- Urve Lippus
- and Ingrid Rüütel
Country in Europe. The area south of the Finnish Gulf has been inhabited by the Estonians since about 3000 bce. Like other Baltic states, Estonia has spent most of its history ruled by neighbouring countries, except for a short period of independence between 1918 and 1940, and since 1991.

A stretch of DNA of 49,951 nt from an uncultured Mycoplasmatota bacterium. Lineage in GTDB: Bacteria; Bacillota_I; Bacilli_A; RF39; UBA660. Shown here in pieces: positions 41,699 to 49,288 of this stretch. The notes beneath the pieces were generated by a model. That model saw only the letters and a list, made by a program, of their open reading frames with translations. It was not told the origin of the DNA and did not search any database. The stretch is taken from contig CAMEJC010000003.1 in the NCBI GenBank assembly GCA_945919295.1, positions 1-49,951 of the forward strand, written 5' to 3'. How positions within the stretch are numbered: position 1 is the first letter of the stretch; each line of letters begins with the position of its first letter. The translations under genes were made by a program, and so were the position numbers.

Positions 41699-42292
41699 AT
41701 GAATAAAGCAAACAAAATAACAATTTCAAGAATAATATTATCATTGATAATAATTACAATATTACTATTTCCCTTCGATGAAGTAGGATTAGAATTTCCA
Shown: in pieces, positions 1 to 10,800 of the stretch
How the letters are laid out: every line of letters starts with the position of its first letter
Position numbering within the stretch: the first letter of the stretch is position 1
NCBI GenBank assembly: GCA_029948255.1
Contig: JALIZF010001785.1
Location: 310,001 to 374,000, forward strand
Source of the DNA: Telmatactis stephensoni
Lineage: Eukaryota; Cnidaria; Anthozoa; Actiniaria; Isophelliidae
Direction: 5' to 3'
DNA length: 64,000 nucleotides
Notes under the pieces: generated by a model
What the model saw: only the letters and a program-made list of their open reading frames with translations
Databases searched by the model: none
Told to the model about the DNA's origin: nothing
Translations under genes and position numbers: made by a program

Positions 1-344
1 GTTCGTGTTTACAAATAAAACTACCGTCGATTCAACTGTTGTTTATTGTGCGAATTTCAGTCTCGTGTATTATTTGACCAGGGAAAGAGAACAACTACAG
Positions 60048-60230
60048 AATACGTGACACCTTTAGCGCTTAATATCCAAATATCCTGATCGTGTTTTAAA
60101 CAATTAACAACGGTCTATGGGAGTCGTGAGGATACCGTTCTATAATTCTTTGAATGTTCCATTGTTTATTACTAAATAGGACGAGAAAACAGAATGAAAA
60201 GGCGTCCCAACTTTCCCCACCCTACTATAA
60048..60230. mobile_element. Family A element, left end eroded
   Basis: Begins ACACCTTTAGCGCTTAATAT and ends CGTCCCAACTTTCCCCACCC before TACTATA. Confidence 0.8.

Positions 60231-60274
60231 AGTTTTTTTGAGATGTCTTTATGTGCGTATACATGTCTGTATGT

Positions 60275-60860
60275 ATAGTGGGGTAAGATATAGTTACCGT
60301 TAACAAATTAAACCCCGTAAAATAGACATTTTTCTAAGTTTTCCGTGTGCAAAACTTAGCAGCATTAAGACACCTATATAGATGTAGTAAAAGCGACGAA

There is evidence from about the turn of the millennium of the influence of Christianity, both Eastern and Western, in the culture of peoples living in Estonia, but it was the crusade of the Teutonic Order in the 13th century that brought present-day Estonia into the north German cultural area. Churches, monasteries, and later towns became centres of art music. Though Denmark conquered considerable parts of the country in the 13th century, and later also Swedes, Poles and Russians ruled, the language and culture of the upper classes was German until the end of the 19th century. The Estonian-speaking population mostly was peasantry, but formed also the lowest stratum of townspeople. Those who gained some education and social advancement, merged with the German-speaking community without essentially altering the ethnic opposition between upper and lower classes that remained an important feature of local cultural history up to the 1930s. By the end of the 19th century the Estonian national revival had led to the rise of an Estonian-speaking middle class, and the competition between the two communities was reflected in musical and theatrical life. The Baltic-German population was deported to Germany after the Molotov-Ribbentrop treaty of ...